Relief - Soaking Rains!

October on Sentinel Ranch is traditionally a “grin-and-bear- it” month: crack-dry, windy and dusty. This year, more than any other in my memory, it has been just that. 


With little rain to speak of for over eleven months, we watched helplessly as the grazing that had carpeted the land from two previous abundant rainy seasons was scorched and disintegrated under the hot 2011-12 summer sun.  The slow progression of the seasons, from summer to autumn to winter seemed to grind to a frustrating, nail-biting halt as we counted the days towards spring and an anxiously anticipated, all-reviving rainy season. 


A number of our life-sustaining perennial springs dried up this year, causing game to concentrate around the few remaining water points where the barren earth and browse around them, in ever-widening circles, were expected to provide to the last. 


A sure sign of pressure on the land are the pale, fibrous scars on numerous once glassy-smooth grand old baobabs where nutrition-stressed elephants have gouged their tusks into the sweet hide-flesh, ripping long strips off with obvious and destructive force.  The baobabs resisted to the end, clung hopelessly and in vain to their smooth grey cloaks where now only pale, sinuous tatters remain. 


All our trees took a beating as elephants were forced to make use of remaining resources proffered in the mopani belts, now broken, stunted and hurt. The lacy crowned commiphoras lie awkwardly sideways, roots exposed and gnawed.  Nearly every tree too large to be pushed down shows evidence of frustrated elephants feeding hungrily on its bark: the weeping boer-bean, the massive winterthorn, the marula. Many have been ring barked. Of those, most, tragically, will die.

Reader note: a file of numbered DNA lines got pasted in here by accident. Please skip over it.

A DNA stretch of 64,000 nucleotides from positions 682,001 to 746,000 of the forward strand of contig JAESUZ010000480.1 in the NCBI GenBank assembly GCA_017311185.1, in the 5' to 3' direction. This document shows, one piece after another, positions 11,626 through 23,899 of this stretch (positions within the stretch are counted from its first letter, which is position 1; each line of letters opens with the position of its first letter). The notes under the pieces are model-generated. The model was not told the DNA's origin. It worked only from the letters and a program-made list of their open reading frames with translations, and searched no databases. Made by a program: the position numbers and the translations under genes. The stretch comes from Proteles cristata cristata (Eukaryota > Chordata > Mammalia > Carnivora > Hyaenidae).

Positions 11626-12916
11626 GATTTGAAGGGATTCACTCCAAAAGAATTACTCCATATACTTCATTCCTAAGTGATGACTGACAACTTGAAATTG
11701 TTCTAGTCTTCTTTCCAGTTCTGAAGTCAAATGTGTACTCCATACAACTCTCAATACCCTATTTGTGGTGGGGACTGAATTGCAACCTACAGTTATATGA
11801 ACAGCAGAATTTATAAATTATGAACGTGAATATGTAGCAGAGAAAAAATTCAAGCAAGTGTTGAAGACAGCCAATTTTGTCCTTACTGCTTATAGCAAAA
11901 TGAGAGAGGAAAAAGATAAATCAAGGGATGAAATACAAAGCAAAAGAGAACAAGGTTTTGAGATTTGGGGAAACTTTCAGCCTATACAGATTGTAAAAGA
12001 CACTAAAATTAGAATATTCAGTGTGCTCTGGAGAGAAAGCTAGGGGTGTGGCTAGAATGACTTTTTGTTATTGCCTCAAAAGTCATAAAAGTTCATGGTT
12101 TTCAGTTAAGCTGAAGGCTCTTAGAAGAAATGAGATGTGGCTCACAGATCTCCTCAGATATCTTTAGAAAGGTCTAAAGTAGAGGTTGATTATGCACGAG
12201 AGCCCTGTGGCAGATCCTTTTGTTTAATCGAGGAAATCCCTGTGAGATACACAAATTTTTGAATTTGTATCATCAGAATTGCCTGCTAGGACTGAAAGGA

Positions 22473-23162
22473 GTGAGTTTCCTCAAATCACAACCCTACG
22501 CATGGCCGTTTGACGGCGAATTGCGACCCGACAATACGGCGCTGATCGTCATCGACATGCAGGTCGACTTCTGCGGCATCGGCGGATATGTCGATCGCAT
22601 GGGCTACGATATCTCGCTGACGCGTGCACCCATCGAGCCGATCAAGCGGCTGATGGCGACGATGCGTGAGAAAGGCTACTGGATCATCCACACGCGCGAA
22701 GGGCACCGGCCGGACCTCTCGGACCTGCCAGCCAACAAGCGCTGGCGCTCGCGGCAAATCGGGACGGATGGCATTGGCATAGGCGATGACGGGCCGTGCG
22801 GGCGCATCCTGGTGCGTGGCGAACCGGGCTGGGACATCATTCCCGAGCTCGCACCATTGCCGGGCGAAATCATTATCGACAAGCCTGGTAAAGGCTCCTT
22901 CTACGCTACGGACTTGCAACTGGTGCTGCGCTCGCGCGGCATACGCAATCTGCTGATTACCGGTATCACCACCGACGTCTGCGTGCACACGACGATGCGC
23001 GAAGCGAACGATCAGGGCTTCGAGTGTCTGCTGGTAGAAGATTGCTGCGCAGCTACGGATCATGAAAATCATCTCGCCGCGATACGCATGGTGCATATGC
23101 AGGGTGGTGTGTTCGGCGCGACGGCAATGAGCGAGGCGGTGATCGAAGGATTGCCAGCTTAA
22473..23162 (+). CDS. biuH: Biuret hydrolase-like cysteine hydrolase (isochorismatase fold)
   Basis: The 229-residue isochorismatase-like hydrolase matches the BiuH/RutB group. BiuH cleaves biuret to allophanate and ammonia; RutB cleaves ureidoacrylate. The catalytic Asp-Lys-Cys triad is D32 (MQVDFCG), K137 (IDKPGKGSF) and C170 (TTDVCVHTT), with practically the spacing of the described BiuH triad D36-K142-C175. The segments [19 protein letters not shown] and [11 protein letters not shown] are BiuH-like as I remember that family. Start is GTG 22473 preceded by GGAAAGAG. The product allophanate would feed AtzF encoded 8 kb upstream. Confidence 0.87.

Even our beautiful lush forest of malala palms, electrically fenced off to keep the elephants out, has not escaped unscathed.  The handfuls of pachyderms that braved the hot wires wreaked havoc. Anyone who has driven through it these past few months will attest to the tornado-like destruction they have caused:  palms lie trashed in their hundreds - deep, brown and dead on the forest floor, sacrificed to the elephants for their hard, sweet-tart fruit that hung in grape-like bunches on high, and their pineapple-flavoured sap stored deep in their leafy stems. What remained of their greenery at ground level has been chewed to shreds by the buffaloes.


Yes, it has been a long, trying year. 


Three nights ago though, Sentinel received rain.  Good, soaking, life-giving rain.  The rivers and streams flowed. The rushing waters flushed the leaf-scattered beds clean, depositing grey litter and dark wet lines high up on their banks and left glittering, sky-reflecting pools in their depths.


The birds have come alive, and everywhere there is a cacophony of song.  The migrant redchested cuckoo (evidenced by its echoing piet-my-vrou call) has arrived, as have the aerobatic and swooping European swallows over the wheat fields. As I sit at my desk I hear the happy chip-chip-chipping of a blue grey flycatcher, the croaking duet of two tropical boubous, the songs of puffbacks, kurrichane thrushes, blackheaded orioles and orange-breasted shrikes.


Of all the songs in the bush, the loudest of all is a pervasive, eerie, whispering sigh of relief.


The elephants have vanished.  Dispersed and gone.  Even their winding flat-footed silver trails have disappeared in the washed dirt.


Not yet has the land turned green, but one can almost hear it happening.